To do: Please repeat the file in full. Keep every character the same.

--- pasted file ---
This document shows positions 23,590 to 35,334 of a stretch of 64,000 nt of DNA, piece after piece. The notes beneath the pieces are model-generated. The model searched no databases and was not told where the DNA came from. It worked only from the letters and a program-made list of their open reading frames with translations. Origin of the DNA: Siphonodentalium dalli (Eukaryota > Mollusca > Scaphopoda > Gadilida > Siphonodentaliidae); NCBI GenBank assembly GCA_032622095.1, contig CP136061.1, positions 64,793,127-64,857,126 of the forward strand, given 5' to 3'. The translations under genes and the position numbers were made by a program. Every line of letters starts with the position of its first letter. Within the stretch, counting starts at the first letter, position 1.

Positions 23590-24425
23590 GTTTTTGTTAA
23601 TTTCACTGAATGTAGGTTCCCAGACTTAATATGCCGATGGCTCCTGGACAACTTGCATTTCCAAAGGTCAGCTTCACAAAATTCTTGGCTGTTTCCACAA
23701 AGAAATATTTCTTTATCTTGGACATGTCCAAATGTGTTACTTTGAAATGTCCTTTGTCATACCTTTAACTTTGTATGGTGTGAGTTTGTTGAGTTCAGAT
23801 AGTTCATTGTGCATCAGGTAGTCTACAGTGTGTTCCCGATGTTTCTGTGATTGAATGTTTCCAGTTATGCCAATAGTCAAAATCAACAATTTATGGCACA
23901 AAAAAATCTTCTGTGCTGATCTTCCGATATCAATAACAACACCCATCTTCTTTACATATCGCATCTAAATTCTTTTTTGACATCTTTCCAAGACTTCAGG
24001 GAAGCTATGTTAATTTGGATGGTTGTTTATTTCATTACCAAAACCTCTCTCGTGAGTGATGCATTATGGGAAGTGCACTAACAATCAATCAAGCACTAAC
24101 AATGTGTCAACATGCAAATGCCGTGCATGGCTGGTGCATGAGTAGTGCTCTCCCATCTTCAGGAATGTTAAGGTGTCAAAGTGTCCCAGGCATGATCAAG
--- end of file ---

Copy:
This document shows positions 23,590 to 35,334 of a stretch of 64,000 nt of DNA, piece after piece. The notes beneath the pieces are model-generated. The model searched no databases and was not told where the DNA came from. It worked only from the letters and a program-made list of their open reading frames with translations. Origin of the DNA: Siphonodentalium dalli (Eukaryota > Mollusca > Scaphopoda > Gadilida > Siphonodentaliidae); NCBI GenBank assembly GCA_032622095.1, contig CP136061.1, positions 64,793,127-64,857,126 of the forward strand, given 5' to 3'. The translations under genes and the position numbers were made by a program. Every line of letters starts with the position of its first letter. Within the stretch, counting starts at the first letter, position 1.

Positions 23590-24425
23590 GTTTTTGTTAA
23601 TTTCACTGAATGTAGGTTCCCAGACTTAATATGCCGATGGCTCCTGGACAACTTGCATTTCCAAAGGTCAGCTTCACAAAATTCTTGGCTGTTTCCACAA
23701 AGAAATATTTCTTTATCTTGGACATGTCCAAATGTGTTACTTTGAAATGTCCTTTGTCATACCTTTAACTTTGTATGGTGTGAGTTTGTTGAGTTCAGAT
23801 AGTTCATTGTGCATCAGGTAGTCTACAGTGTGTTCCCGATGTTTCTGTGATTGAATGTTTCCAGTTATGCCAATAGTCAAAATCAACAATTTATGGCACA
23901 AAAAAATCTTCTGTGCTGATCTTCCGATATCAATAACAACACCCATCTTCTTTACATATCGCATCTAAATTCTTTTTTGACATCTTTCCAAGACTTCAGG
24001 GAAGCTATGTTAATTTGGATGGTTGTTTATTTCATTACCAAAACCTCTCTCGTGAGTGATGCATTATGGGAAGTGCACTAACAATCAATCAAGCACTAAC
24101 AATGTGTCAACATGCAAATGCCGTGCATGGCTGGTGCATGAGTAGTGCTCTCCCATCTTCAGGAATGTTAAGGTGTCAAAGTGTCCCAGGCATGATCAAG